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A controller module (power supply) for piece of scientific equipment in our lab uses a Windows program on a PC for a human interface via USB connection. I have a list of the "set" and "read" commands that are exchanged over USB.

I would like to monitor or sniff their communication with a RPi without interrupting it.

If it were RS-232 I'd just tap into the serial line, perhaps use a buffer amplifier then have pigpio read for several seconds at the appropriate baud rate with something like the script below.

Once read, I'd look through the chunk of data for the particular "set" and "read" commands that I'm interested in.

Alas the connection is USB which I think poses several challenges

  • data clock rate could be very high
  • there may be a lot of extra information exchanged constantly that I'd have to filter out
  • since it's a different protocol, there's a chance that pi.bb_serial_read_open(pin, baud) might not collect anything because it doesn't recognize the signal.

I don't think I can add a USB hub and use a USB to serial converter, because it would not pick up the traffic intended for a different USB device.

Question: How can I use pigpio to "sniff" or monitor an existing USB connection between two devices?

update: These suggest to me that perhaps this is just too complicated and not worth trying, but maybe I'm overreacting? I just need to capture the stream passively, and search it for a few predetermined strings.


In response to the question in comments, I got some help from someone familiar with Windows 7 in Chinese. Turning on the power supply at the far end of the USB adds USB Serial Port COM4 to the display.

USB Serial Port COM4


Partial example script outlining how pigpio can be used to collect data on a serial line. There's no reason to think that this would work when monitoring communications on a USB connection.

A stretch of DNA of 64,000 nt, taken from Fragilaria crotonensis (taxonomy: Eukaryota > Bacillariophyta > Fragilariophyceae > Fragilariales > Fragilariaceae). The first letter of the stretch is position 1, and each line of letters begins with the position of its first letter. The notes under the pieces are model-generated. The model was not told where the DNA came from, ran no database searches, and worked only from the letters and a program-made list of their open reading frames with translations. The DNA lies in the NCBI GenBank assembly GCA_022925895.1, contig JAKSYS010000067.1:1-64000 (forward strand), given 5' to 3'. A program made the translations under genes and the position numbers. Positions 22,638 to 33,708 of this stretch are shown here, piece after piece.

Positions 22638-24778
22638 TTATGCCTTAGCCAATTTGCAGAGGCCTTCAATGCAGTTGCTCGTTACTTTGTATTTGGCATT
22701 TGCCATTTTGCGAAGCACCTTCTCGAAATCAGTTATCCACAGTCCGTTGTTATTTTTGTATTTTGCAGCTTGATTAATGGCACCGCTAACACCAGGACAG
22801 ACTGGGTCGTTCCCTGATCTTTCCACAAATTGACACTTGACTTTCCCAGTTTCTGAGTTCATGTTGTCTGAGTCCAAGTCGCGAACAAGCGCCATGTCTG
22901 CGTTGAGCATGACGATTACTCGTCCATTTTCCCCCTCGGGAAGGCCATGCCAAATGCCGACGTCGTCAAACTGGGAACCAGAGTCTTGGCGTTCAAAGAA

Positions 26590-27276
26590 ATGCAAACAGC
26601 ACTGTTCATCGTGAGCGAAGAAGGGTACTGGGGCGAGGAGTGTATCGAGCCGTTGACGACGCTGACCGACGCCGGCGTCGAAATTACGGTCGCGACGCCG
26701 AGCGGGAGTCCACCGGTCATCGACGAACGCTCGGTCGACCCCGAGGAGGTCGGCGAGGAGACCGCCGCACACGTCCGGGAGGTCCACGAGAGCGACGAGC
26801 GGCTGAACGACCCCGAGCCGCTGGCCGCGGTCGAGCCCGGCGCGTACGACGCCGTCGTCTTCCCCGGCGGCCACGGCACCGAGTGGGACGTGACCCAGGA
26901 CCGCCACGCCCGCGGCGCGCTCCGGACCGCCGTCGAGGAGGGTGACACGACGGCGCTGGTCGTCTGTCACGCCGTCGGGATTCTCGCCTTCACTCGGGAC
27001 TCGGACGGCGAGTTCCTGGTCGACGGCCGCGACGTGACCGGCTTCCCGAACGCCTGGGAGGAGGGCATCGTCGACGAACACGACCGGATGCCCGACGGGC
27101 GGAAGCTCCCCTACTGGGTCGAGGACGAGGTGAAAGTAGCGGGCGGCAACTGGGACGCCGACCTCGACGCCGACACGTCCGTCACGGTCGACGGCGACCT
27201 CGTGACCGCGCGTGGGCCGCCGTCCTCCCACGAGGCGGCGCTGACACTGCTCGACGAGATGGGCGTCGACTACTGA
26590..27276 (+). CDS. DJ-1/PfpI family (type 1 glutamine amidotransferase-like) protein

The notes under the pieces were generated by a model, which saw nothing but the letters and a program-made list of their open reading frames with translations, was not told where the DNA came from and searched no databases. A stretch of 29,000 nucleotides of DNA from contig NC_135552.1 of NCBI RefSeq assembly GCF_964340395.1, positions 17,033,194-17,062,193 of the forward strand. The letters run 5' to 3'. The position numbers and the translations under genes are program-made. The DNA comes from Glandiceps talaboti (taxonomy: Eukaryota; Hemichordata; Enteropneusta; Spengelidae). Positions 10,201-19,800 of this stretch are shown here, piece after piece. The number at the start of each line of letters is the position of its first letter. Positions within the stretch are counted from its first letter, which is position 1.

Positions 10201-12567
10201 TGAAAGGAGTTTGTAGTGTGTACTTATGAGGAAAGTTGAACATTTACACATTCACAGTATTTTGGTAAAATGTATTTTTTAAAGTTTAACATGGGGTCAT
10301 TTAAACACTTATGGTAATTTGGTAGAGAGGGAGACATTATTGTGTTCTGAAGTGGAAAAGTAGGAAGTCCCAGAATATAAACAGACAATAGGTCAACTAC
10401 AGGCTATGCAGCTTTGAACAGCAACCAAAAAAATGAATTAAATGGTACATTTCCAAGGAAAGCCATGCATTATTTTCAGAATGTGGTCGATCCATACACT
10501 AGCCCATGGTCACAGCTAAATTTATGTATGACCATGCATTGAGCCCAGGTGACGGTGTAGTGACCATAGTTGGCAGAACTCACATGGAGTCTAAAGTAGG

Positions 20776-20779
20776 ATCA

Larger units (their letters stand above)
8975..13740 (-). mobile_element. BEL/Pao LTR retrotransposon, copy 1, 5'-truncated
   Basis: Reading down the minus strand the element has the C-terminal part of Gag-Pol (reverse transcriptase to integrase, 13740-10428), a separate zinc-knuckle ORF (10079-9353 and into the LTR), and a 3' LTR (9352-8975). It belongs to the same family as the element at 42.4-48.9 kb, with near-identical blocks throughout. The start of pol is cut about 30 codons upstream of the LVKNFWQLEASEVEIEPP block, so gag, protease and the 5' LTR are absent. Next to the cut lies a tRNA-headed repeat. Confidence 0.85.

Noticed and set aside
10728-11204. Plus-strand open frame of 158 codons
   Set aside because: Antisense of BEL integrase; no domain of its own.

from binascii import hexlify
import pigpio, time

# don't forget 'sudo pidof pigpiod'

pin = 24
baud = 9600
t_collect = 3. # seconds

pi = pigpio.pi() 

try: # in case it was left open
    pi.bb_serial_read_close(pin)
except:
    pass

pi.bb_serial_read_open(pin, baud)

time.sleep(t_collect)

self.pi.bb_serial_read_close(pin)

# now read what's been collected
size, data     = pi.bb_serial_read(pin)
data_hexlified = hexlify(data)
n_hexlified    = len(data_hexlified)
10
  • There's no reason to think that this would work when monitoring communications on a USB connection ... why did you post the code then? ... it just clutters up the post
    – jsotola
    Sep 3 at 1:23
  • you can get a USB sniffer program for windows, but that is off topic here
    – jsotola
    Sep 3 at 1:24
  • @jsotola 1) "There's no reason to think that..." is to prevent comments like "That won't work for USB because it's for..." or future readers from trying to use it. The code snippet serves (among other things) to inform potential answer authors the type of familiarity I do (and don't) have. 2) I disagree it clutters up the post, and disagree that the primary value of an SE post in an engineering SE site is its uncluttered aesthetic. Instead more is better. Once you gain some more experience asking Stack Exchange questions you'll see that providing plenty of information is the way to go
    – uhoh
    Sep 3 at 2:26
  • @jsotola I've asked over 3,000 Stack Exchange questions. While rare, the only times I've gotten comments of the form "why don't you format your question the way I'd like to see it" is when the comment author has little or no experience asking questions and then being the recipient of comments asking for more information.
    – uhoh
    Sep 3 at 2:31
  • one of these may work for you ... duckduckgo.com/?q=windows+usb+sniffer&ia=web
    – jsotola
    Sep 3 at 4:44
1

pigpio can not help with sniffing data over a USB link.

There are two principal reasons.

  1. pigpio can only sniff GPIO 0 to 31. USB traffic is not connected to these GPIO.
  2. pigpio can sniff data travelling at up to 500 thousand bits per second. Modern USB traffic is several orders of magnitude faster than pigpio can handle. Even the original low speed USB 1.0 was 1.5 million bits per second.
1
  • joan thanks for stopping by! For point #1 I was still thinking of "tap(ping) into the (USB) line, perhaps use a buffer amplifier..." It's certainly ugly and would have to be done carefully to not upset the twisted pair transmission line inside, but in and of itself it would be interesting to try. However, point #2 confirms my fear that "data clock rate could be very high" and seems absolutely inescapable. Your answer is extremely helpful because I can now just forget about this. Thanks!
    – uhoh
    Sep 3 at 8:12

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